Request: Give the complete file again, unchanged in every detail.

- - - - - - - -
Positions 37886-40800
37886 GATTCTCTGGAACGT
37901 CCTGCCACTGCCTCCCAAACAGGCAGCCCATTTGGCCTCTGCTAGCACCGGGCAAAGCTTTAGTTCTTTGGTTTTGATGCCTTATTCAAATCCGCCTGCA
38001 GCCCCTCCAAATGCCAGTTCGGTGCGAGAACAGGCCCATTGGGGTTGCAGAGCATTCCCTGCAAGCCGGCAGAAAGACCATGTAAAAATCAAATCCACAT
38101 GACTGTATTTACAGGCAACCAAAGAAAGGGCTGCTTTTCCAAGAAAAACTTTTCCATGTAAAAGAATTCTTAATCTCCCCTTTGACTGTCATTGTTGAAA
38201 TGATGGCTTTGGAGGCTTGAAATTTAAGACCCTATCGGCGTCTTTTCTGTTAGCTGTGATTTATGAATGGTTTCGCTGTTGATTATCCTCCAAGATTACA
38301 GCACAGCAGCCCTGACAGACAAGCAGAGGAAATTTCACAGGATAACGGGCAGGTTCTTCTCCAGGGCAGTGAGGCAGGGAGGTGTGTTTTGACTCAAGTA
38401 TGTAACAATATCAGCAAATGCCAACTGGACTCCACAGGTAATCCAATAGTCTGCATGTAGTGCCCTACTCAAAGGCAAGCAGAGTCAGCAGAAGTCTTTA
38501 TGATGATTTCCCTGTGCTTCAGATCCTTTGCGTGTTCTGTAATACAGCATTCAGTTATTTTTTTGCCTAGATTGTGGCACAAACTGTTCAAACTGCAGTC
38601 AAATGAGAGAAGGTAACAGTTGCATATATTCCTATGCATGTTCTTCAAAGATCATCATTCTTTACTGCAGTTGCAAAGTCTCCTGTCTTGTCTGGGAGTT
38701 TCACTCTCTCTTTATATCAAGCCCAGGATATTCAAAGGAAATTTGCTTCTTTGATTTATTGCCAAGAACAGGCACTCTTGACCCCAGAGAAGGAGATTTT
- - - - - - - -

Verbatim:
Positions 37886-40800
37886 GATTCTCTGGAACGT
37901 CCTGCCACTGCCTCCCAAACAGGCAGCCCATTTGGCCTCTGCTAGCACCGGGCAAAGCTTTAGTTCTTTGGTTTTGATGCCTTATTCAAATCCGCCTGCA
38001 GCCCCTCCAAATGCCAGTTCGGTGCGAGAACAGGCCCATTGGGGTTGCAGAGCATTCCCTGCAAGCCGGCAGAAAGACCATGTAAAAATCAAATCCACAT
38101 GACTGTATTTACAGGCAACCAAAGAAAGGGCTGCTTTTCCAAGAAAAACTTTTCCATGTAAAAGAATTCTTAATCTCCCCTTTGACTGTCATTGTTGAAA
38201 TGATGGCTTTGGAGGCTTGAAATTTAAGACCCTATCGGCGTCTTTTCTGTTAGCTGTGATTTATGAATGGTTTCGCTGTTGATTATCCTCCAAGATTACA
38301 GCACAGCAGCCCTGACAGACAAGCAGAGGAAATTTCACAGGATAACGGGCAGGTTCTTCTCCAGGGCAGTGAGGCAGGGAGGTGTGTTTTGACTCAAGTA
38401 TGTAACAATATCAGCAAATGCCAACTGGACTCCACAGGTAATCCAATAGTCTGCATGTAGTGCCCTACTCAAAGGCAAGCAGAGTCAGCAGAAGTCTTTA
38501 TGATGATTTCCCTGTGCTTCAGATCCTTTGCGTGTTCTGTAATACAGCATTCAGTTATTTTTTTGCCTAGATTGTGGCACAAACTGTTCAAACTGCAGTC
38601 AAATGAGAGAAGGTAACAGTTGCATATATTCCTATGCATGTTCTTCAAAGATCATCATTCTTTACTGCAGTTGCAAAGTCTCCTGTCTTGTCTGGGAGTT
38701 TCACTCTCTCTTTATATCAAGCCCAGGATATTCAAAGGAAATTTGCTTCTTTGATTTATTGCCAAGAACAGGCACTCTTGACCCCAGAGAAGGAGATTTT